Fighting for Women's Equality

ERA Report Highlights Gaps In Progress for Victims of Sexual Harassment 50 Years after Enactment of Title VII

October 9, 2014 | by

Equal Rights Advocates (ERA), a national civil rights organization dedicated to protecting and expanding economic and educational access and opportunities for women and girls, has released the first installment of a three-part report that examines the impact of Title VII of the Civil Rights Act of 1964 on the economic opportunity and security of women in the United States over the last 50 years.

Although much progress has been made, “Moving Women Forward on the 50th Anniversary of Title VII of the Civil Rights Act” finds three persistent barriers to equal opportunity for women in the U.S.:

  • Sexual harassment and violence
  • Discrimination against pregnant workers and working mothers
  • The gender wage gap

These barriers are particularly steep for low wage women workers and women of color.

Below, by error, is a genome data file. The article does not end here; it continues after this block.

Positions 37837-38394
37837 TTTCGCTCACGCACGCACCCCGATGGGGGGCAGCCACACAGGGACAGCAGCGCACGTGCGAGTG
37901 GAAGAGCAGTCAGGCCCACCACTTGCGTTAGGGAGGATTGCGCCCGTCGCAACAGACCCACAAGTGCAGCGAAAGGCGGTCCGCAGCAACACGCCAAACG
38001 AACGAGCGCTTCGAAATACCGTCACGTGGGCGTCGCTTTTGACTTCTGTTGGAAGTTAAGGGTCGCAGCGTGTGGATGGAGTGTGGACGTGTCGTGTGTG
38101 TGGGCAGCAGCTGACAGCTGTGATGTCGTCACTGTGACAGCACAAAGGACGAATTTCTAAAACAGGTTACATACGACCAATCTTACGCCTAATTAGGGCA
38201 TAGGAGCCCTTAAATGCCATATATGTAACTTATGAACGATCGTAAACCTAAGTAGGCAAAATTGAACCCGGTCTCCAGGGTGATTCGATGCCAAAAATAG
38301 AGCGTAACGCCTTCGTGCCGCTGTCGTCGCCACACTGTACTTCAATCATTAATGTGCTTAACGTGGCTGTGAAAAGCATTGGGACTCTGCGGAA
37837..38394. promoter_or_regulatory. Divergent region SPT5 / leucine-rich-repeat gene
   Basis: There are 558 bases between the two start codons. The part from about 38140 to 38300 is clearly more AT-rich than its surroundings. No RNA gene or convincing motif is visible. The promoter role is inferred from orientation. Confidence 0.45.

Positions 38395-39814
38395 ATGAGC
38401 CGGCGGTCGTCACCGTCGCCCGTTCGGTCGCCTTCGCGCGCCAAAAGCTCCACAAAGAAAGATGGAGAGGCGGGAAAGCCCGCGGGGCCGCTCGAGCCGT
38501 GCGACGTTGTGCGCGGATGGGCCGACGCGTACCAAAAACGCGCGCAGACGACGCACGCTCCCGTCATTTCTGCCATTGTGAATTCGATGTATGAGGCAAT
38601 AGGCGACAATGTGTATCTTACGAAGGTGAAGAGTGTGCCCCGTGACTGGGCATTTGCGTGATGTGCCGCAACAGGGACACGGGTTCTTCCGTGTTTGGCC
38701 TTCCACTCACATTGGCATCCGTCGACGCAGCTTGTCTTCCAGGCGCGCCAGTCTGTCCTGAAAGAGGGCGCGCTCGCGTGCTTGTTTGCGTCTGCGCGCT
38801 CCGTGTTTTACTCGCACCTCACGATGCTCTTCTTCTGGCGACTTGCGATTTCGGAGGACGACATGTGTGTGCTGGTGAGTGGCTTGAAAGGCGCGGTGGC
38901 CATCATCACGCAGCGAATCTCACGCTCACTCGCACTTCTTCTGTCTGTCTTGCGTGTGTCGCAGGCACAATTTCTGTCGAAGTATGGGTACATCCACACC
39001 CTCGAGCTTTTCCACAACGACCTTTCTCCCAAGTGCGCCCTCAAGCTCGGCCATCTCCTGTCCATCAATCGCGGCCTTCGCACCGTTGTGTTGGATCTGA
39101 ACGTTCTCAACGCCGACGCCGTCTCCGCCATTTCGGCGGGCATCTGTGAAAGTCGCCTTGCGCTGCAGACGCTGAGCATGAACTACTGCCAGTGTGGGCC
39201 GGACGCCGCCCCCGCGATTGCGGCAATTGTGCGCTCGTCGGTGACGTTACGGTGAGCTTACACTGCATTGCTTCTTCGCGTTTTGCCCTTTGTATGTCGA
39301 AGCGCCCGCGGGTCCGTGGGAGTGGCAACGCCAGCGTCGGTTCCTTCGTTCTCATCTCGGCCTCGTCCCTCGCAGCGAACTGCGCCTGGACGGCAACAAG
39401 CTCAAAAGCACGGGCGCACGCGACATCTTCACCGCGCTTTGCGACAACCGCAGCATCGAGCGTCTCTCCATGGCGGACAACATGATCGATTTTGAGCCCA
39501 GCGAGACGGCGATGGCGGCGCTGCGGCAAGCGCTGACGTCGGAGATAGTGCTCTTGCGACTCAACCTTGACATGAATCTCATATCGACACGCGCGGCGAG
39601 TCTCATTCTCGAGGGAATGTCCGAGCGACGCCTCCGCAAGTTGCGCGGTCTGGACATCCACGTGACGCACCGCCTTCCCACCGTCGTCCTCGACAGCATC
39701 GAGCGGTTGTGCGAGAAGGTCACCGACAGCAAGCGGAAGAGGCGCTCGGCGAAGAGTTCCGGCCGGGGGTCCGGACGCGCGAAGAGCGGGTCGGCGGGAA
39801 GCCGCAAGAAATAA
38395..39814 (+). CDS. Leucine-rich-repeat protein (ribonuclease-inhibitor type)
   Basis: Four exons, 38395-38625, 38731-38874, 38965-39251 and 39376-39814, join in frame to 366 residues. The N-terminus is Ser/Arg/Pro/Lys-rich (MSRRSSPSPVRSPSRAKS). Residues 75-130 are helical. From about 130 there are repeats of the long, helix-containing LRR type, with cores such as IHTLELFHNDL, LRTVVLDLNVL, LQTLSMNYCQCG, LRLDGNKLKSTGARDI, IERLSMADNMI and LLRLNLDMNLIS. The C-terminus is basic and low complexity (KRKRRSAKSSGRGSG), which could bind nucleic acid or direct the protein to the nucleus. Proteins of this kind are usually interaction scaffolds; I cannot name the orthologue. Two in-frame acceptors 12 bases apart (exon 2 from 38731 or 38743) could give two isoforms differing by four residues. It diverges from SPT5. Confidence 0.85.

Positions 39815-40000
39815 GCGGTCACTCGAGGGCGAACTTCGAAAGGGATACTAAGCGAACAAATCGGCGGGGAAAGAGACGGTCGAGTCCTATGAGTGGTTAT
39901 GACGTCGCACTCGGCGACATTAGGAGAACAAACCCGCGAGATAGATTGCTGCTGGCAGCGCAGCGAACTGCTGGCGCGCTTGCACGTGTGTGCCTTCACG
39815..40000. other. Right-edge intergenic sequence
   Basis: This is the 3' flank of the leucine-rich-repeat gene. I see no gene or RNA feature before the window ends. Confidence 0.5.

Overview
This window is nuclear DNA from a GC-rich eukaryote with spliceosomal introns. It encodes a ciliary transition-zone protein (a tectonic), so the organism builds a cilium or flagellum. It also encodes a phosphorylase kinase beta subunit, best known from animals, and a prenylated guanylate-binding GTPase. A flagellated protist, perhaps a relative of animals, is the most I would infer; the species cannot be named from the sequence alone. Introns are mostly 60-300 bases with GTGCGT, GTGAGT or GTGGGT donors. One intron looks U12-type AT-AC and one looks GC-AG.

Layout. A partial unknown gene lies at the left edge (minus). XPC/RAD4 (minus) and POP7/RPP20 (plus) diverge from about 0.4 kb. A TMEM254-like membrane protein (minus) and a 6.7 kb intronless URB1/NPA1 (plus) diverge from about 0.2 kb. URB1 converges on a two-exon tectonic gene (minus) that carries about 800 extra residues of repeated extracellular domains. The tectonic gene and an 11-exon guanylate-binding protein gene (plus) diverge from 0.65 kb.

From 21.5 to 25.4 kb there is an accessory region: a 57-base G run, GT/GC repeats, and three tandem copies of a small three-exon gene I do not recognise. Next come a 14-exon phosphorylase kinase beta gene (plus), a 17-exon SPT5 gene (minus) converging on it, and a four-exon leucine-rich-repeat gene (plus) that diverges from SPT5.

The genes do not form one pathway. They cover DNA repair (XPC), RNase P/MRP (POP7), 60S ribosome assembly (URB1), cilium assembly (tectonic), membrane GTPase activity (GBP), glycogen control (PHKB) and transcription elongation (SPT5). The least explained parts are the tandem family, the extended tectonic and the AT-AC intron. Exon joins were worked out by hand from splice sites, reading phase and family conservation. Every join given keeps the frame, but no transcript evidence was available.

Part One of the report, “Sexual harassment still having a devastating impact,” highlights the persistence of sexual harassment and violence in the workplace, which has been largely ignored as an economic issue despite its devastating impact on a large number of working women.  50 years after the passage of Title VII of the Civil Rights Act of 1964 and over 20 years since the Clarence Thomas Supreme Court confirmation hearing where law professor Anita Hill’s explosive testimony about sexual harassment by the nominee brought the issue into the public limelight, sexual harassment remains rampant in the workplace.

“Sexual harassment is still a huge problem, but the good news is we know how to successfully fight it,” said Noreen Farrell, Executive Director of ERA.  “This report outlines specific steps we can take as a society to restore and expand protections against sexual harassment and retaliation and better ensure women workers access to justice.”

Part One of “Moving Women Forward,” which addresses both the bright spots and blind spots of Title VII compliance, outlines 13 specific measures needed to move women forward on the 50th Anniversary of the Civil Rights Act of 1964. These suggested actions will correct misinterpretations of Title VII, improve enforcement of this law and others designed to advance women at work, and fill policy gaps that leave too many without the help and protection they need.  A copy of the complete report and ERA’s recommendations for action are available here.

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